Wince along with Ortis Deley

But Channel 4's problems aren't down to just one man.

We've all been there. That moment when you realise that you are hopelessly out of your depth can strike at any time. For some of us, the knowledge comes when you get asked a slightly awkward question in a meeting while you're peering out of the window and wishing you were somewhere else; for others, it happens live on television, in front of hundreds of thousands of people.

For poor Ortis Deley, sometime CBBC broom cupboard anchor and latterday likeable Gadget Show product demonstrator, that moment came this week when he presented Channel 4's World Athletics Championships coverage. Sit through this video - if you can - and wince along with the rest of us.

 

Oh, the poor man. I like him. I don't think he's a bad presenter, at all, but this really wasn't the thing for him. I don't want to see someone fail like that. I've been sitting there, willing him to succeed. But no.

To borrow an image from the athletics arena, it's been a little like watching a very fat man take an unlikely run-up at a 19-foot pole vault; you want it to happen, but you know, in all likelihood, that someone's going to end up with a pretty nasty graze rather than sailing triumphantly through the air and landing smack-bang in the middle of the cushion. You don't want to look, but you have to.

It's wrong, though, to think that Channel 4's problems have been down to one man. Deley's performances are symptomatic, rather than the root cause of the broadcaster's woes -- and installing Rick Edwards, a chisel-faced T4 clone, won't save them now.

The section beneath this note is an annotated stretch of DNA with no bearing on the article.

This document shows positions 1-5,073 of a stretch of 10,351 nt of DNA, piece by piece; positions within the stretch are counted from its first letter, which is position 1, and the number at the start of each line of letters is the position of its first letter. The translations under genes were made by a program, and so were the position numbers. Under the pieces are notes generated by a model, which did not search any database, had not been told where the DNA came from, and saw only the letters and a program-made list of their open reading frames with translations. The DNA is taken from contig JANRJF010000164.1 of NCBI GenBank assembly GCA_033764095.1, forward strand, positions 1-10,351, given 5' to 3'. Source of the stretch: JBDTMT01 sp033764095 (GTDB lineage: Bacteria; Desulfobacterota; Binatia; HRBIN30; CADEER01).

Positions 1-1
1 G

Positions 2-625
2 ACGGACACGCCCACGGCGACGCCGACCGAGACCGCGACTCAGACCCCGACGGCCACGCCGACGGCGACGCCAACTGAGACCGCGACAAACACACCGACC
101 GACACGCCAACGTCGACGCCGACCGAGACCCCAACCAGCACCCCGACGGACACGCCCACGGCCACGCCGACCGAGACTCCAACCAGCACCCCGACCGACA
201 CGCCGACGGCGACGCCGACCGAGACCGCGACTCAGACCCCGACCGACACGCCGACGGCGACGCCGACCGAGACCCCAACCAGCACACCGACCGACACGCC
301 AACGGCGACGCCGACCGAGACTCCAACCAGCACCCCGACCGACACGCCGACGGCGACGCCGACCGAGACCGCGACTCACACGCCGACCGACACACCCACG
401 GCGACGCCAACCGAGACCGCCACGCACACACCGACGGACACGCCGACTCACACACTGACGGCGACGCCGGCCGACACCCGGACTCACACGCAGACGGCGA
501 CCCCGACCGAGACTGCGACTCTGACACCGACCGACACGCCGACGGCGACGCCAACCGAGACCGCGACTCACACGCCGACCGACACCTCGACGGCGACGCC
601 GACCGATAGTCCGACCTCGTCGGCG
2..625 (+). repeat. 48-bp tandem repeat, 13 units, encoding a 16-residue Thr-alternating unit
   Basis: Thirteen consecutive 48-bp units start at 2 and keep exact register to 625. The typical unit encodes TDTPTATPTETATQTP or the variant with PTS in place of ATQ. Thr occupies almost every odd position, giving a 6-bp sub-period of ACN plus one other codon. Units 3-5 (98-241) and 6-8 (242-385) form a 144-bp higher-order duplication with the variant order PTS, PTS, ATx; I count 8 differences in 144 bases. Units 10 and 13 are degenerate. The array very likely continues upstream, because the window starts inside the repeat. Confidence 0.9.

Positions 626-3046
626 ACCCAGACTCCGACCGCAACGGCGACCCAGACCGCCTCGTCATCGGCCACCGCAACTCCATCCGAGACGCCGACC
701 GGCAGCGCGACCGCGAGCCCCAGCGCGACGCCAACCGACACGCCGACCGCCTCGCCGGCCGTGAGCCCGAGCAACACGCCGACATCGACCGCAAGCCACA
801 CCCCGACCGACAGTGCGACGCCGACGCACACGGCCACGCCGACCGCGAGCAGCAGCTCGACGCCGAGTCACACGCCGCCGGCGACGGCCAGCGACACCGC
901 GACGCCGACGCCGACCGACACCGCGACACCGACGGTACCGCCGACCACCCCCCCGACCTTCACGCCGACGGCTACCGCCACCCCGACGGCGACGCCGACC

So what went wrong? For one thing, Channel 4 were unlucky with the championships: the every-two-years format of world athletics means these games were never going to arouse the same kind of interest as others, and the presence of the Olympics less than a year away means all athletes have one eye on London.

As well as that, the big stars have failed to sparkle: British hopes like Mo Farah and Jessica Ennis have been pipped for glory, while Usain shot his Bolt and denied the world a moment of magic.

Bad luck, then, but it goes beyond that. The sheer amount of adverts -- accompanied by that rather irritating tune that reminds me of "Do you think I'm sexy" by Rod Stewart -- has irritated many viewers, used to seeing the flow of a championships develop on the ad-free BBC.

Channel 4 have done sport before, and done it very well: look back to those dim and distant days when you could actually watch live cricket on terrestrial telly, and they provided epic coverage of the Ashes series between England and Australia back in 2005. Since then, though, the channel's sports coverage has fallen away somewhat, apart from racing, which they continue to provide to a higher standard than their competitors.

That's a shame, because sports fans are left with rather binary options when it comes to their viewing pleasure nowadays. We're stuck with either the gloss of the BBC output -- which guarantees a roar of disapproval from the Corporation's critics in the broadsheets; how dare they spend money doing something properly, sending more than Hamilton Bland and two cocoa tins on a string to the biggest sporting spectacles in the world, etc etc etc - or never knowingly subtle Sky Sports. Must it be one or the other?

The trouble is, I suppose, that to do something actually well costs money. Sport costs a bundle before you've spent any money on the programme itself - just buying the rights sets broadcasters back an eyewatering amount - so by the time you've got around to thinking about what you're going to do with it, it might well be too late.